Now is the time for a regional Arab-Israeli settlement
It was on 19 November 1977 that Egyptian President Anwar Sadat landed at Ben-Gurion airport in Tel Aviv. That made him the first Arab leader to arrive in Israel on an official visit, even though the two countries were still officially at war. His speech to the Israeli parliament – the Knesset – was the climax of his visit, a momentous occasion that left not a dry eye in the entire country. For a moment it seemed as though past bloody regional wars were making way for a better future, one where Israel and the Arab world choose to live side by side in peace and security, recognising the unbearable price of war.
But the Middle East’s tempestuous reality, exacerbated by a discourse on both sides of victimhood and self-righteousness, buried the tender shoots of a regional peace under heaps of mutual animosity, suspicion and hatred. And for similar reasons the 2002 Saudi Peace Initiative never gained the traction it deserved. Although the Arab Peace Initiative reflects traditional Arab demands on Israel, its contents and importance were, and remain, no less than groundbreaking.
Despite its huge importance, successive Israeli leaderships made no constructive response to the initiative. As a result it became sidelined for many years in the torrent of Middle Eastern events. But now, 14 years after its inception, the Arab Peace Initiative, which had long been regarded as dead and buried, is making a comeback on the regional scene.
Common Arab-Israeli interests
The kneejerk reaction to such developments is often one of dismissal, which should surprise no-one in view of the series of diplomatic setbacks over the years. But it may just be that the present circumstances offer a rare, unique window of opportunity with a real chance for a breakthrough. The dramatic upheavals in the Middle East over the last five years have crumbled regional strategic, political and economic stability and have spurred Arab and Israeli leaders to re-evaluate some of the assumptions underpinning their respective foreign policies. Nowadays the base of common interests is broadening and becoming more solid than ever:
Israel and some of the Arab states share a concern for regional stability in view of the expanding reach of Iranian influence and the consolidation of control by Islamic terrorist organisations over swathes of territory in various regional theatres. These threats throw a dark shadow over the political future of some regional regimes and pose a challenge to their border security. Israel regards cooperation in safeguarding regional security to be in its national interest. However, without a diplomatic shift it will be impossible to leverage the full potential of such a partnership.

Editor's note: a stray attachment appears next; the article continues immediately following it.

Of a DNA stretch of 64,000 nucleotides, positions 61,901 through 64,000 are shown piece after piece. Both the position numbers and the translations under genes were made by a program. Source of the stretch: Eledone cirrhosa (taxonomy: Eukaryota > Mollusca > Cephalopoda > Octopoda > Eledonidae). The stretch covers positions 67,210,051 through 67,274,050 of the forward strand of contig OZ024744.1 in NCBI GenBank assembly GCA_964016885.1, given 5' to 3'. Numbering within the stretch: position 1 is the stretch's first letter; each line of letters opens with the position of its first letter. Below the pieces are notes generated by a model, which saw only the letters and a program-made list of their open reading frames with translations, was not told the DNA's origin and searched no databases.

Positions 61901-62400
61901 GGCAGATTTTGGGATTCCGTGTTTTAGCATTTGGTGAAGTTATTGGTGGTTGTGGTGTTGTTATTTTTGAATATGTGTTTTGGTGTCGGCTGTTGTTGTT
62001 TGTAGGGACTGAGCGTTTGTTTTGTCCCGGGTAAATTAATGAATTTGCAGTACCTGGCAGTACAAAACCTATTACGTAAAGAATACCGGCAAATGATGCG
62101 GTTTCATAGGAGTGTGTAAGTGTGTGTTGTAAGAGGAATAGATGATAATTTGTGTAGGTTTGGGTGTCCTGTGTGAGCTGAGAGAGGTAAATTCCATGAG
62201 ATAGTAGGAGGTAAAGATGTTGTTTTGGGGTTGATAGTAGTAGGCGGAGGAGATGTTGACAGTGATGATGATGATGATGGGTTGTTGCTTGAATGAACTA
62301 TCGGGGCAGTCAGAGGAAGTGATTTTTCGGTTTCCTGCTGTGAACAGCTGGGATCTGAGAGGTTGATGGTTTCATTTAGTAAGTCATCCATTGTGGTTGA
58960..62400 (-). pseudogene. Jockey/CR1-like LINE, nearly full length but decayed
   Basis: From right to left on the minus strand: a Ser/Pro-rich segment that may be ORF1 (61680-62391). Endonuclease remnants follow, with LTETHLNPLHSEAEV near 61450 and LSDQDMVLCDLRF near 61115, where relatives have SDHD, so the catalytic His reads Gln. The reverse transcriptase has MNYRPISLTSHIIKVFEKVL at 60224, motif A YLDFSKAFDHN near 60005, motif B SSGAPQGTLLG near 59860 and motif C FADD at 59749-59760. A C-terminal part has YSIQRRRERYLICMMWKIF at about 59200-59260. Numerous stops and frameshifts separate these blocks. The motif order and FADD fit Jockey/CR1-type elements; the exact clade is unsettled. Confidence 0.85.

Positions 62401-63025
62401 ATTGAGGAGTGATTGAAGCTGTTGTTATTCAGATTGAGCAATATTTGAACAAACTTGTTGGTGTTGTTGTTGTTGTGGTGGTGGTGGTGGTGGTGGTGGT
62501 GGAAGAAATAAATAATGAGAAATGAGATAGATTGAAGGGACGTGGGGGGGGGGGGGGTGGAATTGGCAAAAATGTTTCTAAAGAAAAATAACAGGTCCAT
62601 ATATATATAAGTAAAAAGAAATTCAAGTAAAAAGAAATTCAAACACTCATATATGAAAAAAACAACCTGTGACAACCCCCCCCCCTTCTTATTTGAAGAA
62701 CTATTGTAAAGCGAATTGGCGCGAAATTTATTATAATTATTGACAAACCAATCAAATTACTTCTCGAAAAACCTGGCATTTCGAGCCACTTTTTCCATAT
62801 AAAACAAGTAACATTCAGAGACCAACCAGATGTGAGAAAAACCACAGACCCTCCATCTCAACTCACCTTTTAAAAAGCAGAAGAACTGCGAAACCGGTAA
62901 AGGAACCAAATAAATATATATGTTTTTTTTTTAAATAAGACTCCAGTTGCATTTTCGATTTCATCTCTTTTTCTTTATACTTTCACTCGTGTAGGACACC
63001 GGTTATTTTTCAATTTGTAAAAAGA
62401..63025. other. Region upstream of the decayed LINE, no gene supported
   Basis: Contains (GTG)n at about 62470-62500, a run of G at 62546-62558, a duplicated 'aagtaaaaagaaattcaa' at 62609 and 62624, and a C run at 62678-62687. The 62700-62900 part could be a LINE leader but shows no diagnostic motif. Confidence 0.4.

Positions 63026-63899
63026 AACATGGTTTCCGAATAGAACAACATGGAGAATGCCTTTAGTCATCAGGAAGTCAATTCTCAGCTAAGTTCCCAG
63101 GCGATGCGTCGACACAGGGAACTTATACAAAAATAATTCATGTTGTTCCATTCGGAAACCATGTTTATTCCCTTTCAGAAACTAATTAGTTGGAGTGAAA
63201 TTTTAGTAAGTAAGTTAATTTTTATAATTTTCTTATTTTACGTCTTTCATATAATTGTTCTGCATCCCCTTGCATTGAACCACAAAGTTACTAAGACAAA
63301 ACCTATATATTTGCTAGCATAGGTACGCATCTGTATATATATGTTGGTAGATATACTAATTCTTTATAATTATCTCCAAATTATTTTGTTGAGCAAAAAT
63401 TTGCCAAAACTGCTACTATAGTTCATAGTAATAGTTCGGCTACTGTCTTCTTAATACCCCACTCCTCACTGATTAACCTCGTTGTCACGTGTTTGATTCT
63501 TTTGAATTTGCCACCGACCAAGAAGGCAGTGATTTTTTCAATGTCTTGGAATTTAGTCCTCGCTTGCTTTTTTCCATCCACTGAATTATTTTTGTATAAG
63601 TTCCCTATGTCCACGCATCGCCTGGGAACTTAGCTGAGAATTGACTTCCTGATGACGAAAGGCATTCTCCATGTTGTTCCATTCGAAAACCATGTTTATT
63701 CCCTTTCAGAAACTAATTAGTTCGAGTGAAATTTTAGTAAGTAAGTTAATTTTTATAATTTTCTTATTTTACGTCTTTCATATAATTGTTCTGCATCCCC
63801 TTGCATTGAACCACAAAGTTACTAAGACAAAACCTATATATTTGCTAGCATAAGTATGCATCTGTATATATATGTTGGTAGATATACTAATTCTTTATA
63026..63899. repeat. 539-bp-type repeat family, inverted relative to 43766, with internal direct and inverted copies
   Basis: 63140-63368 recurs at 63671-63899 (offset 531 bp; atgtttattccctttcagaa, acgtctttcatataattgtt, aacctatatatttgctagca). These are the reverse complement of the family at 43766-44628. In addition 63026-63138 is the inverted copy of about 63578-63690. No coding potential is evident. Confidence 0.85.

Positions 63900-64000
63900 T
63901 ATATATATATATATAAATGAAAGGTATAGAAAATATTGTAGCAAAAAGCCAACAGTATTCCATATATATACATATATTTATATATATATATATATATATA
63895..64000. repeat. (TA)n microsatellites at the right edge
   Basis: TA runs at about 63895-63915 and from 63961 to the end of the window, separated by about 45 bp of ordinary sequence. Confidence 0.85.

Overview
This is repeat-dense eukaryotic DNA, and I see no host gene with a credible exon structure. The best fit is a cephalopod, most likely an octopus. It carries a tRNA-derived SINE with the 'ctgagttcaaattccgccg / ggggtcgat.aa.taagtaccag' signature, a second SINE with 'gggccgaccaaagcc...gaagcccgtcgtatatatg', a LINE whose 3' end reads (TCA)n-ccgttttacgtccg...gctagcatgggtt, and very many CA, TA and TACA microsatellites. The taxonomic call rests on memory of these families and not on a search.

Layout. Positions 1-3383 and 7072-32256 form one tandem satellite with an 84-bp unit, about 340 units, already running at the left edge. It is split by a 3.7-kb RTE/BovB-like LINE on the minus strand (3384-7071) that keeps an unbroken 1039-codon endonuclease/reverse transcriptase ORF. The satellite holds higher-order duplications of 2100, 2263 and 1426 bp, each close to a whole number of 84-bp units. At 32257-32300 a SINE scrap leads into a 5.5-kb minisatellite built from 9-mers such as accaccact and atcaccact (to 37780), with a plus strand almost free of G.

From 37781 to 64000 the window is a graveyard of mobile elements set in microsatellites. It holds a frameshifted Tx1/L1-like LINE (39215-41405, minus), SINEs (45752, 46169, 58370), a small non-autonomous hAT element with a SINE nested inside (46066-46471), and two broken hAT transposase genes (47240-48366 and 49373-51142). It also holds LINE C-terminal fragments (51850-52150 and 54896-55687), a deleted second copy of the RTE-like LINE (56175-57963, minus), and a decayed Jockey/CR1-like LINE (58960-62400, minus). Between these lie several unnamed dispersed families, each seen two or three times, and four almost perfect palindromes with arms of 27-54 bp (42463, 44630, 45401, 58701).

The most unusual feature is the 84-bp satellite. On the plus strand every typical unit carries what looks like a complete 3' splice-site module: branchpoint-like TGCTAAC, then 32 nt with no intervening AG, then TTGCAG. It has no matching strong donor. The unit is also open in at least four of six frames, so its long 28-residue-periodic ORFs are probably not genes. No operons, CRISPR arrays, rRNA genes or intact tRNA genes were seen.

The economic aspect
The wave of uprisings in the Arab world was primarily a product of festering conditions of economic hardship. With this in mind, any regime concerned for its self-preservation has first and foremost to attend to the economic welfare and prospects of its citizens.
In order to attract foreign investors and to make headway on large-scale, long-term job-creating projects, it is first necessary to de-escalate conflicts both on and within their borders. Here lies the real importance and driver for a pan-Arab alliance of forces with Israel and the international community to help tackle the economic challenges facing the entire region.
To this mix one must add the growing realisation by the US’s allies in the Middle East of the limits of that alliance. The Obama administration’s policy of “leading from behind”, and the nuclear deal with Iran, have driven home the realisation both in Israel and among the Arab states that they have to take more control of matters themselves. This applies in particular to the Saudis, who have increasingly felt in recent years that they have been abandoned by the Americans. The result has been a change in Saudi foreign policy and practice. Nowadays Saudi Arabia plays a much more proactive role with other partners in the Arab world, taking ownership and leading Middle Eastern foreign policy.
The Arab Peace Initiative falls far short of being the stuff of Israeli dreams, but its implementation would also not be easy for the Arabs and Palestinians. A settlement of this kind will exact a high price from all parties – Israelis and Arabs alike. The prospects for its long-term viability will be tested by the recurrent upheavals in the region.
The benefits a settlement along these lines has to offer can hardly be overstated. If Israel would reconsider its policy, and if the Arab states would show a bit more understanding for the constraints within which Israel is able to manoeuvre, then the chances of a regional process coming to a successful conclusion will be greater than ever. Such a settlement would mean an improved geostrategic and economic outlook, and a much brighter future, for all countries in the region.
Now more than ever, it is obvious that peace between Israel and the Arabs is a necessary condition for a stable, secure Middle East. Most leaders in the region understand this very well, even if at times their public statements speak to the contrary.
- Dr Michal Yaari is an expert on Saudi foreign policy at Tel Aviv University.
The views expressed in this article belong to the author and do not necessarily reflect the editorial policy of Middle East Eye.
This article first appeared on www.plus61j.net.au and is reprinted with permission.
Photo: Israeli Premier Menahem Begin (r) and Egyptian President Anwar al-Sadate shake hands and joke 20 November 1977 in Jerusalem during Egypt's President historic visit to Israel. (AFP)